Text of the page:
Judging by Budget, U.S. Values Defense over Health


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“I demonstrate my values through my actions. Buying myself a huge arsenal of guns, while failing to pay for my sick uncle’s medicines or my children’s schooling would demonstrate my value priorities.
Perhaps I do need some guns against potential bandits (setting aside the pacifism of prophets such as Jesus and Buddha for the moment). But suppose I purchase 1,000 guns for this purpose? The safe inference would be that something else is going on in my psyche beside the need to defend my family…..”

Author: Carlo Filice, State University College at Geneseo. However, these views are his own and not necessarily those of his department or college.
Published in: Rochester Democrat & Chronicle in Rochester, New York. Click here for link. Please note: link is not permanent.
Date: December 18, 2007

Read the full article:
Judging by Budget, U.S. Values Defense over Health
(427 words)
by Carlo Filice
I demonstrate my values through my actions. Buying myself a huge arsenal of guns, while failing to pay for my sick uncle’s medicines or my children’s schooling would demonstrate my value priorities.
Perhaps I do need some guns against potential bandits (setting aside the pacifism of prophets such as Jesus and Buddha for the moment). But suppose I purchase 1,000 guns for this purpose? The safe inference would be that something else is going on in my psyche beside the need to defend my family.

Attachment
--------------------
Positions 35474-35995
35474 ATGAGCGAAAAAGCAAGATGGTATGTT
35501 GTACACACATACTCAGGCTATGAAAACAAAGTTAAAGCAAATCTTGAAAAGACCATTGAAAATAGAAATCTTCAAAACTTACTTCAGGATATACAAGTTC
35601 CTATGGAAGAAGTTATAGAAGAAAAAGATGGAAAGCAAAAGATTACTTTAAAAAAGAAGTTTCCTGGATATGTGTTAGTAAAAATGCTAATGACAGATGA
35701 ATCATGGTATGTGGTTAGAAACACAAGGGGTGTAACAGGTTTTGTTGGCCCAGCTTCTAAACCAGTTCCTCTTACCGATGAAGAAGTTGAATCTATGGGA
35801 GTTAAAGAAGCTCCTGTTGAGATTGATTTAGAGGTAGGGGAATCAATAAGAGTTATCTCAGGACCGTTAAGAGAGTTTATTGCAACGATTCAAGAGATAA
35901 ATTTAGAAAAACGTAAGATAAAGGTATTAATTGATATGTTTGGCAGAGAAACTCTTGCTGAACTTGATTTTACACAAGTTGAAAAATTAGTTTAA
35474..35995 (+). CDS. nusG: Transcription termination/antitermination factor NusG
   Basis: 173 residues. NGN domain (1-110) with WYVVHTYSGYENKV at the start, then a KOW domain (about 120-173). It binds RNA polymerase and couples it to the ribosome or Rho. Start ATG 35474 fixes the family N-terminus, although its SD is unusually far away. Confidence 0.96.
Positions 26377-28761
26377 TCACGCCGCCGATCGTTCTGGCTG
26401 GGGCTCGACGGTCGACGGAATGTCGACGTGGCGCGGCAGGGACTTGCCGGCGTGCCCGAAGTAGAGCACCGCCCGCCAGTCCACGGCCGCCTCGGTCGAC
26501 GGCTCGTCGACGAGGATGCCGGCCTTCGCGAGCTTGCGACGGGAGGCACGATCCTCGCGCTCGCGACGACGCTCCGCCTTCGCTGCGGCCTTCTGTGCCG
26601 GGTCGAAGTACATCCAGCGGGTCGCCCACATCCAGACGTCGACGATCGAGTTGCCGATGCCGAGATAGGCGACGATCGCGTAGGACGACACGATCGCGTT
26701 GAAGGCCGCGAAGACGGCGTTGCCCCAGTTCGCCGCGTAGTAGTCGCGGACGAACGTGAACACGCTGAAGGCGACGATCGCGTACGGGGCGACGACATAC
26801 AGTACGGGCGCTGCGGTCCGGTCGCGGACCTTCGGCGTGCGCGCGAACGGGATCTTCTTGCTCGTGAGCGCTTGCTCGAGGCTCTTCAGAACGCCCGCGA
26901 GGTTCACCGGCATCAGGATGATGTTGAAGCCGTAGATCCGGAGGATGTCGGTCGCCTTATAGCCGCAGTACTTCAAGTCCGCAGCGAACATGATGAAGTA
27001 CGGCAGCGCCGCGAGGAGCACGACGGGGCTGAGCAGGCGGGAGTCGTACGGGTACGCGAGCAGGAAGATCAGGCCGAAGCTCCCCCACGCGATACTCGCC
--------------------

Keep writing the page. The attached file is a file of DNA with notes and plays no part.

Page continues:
A group or nation’s values can be judged similarly. The recently signed bill HR-3222 provides $459.6 billion for “defense” spending in 2007-08. This is much more than the combined defense expenditures for the next 10 nations (China, United Kingdom, France, Japan, Germany, Italy, Saudi Arabia, Russia, India and South Korea).
This total does not include the interest on the money borrowed to pay for our government’s deficit, to which these sums annually contribute.
This total does not even include the extra budget money for the ongoing Iraq war (the administration submitted a request for a further $45.9 billion in war-related spending for fiscal year 2008).
For some perspective, look at the debate in Washington over extending the Children’s Health Insurance Program. We now spend $5 billion a year on this program. As things stand, 8.7 million American children remain uninsured. Democrats and some Republicans in Congress unsuccessfully tried to add about $35 billion more over five years — enough to cover about 4 million more children. Had it passed, we would have ended up spending $12 billion per year on children’s health care — without covering all the uninsured children.
Now compare: $12 billion for the health care of low- and middle-income children with $500 billion for defense!
Can we safely infer that something else is going on, besides the need to defend the country? (President Eisenhower’s warning about the country’s becoming the victim of the military-industrial complex comes to mind.) Can we not conclude that our values, as a group, are upside down?
Perhaps we are being hoodwinked by politicians, corporations, generals and so forth. But the numbers are very plain and easily accessible. Yet we do not see much public outrage over these insane priorities.
One wonders what Jesus or Buddha would say about such priorities. Jesus often uses the word “hypocrites” in reference to the words and actions of many groups of his time. We may want to keep this word in mind when we celebrate “peace” during the upcoming holidays.

Carlo Filice chairs the Philosophy Department, State University College at Geneseo. However, these views are his own and not necessarily those of his department or college.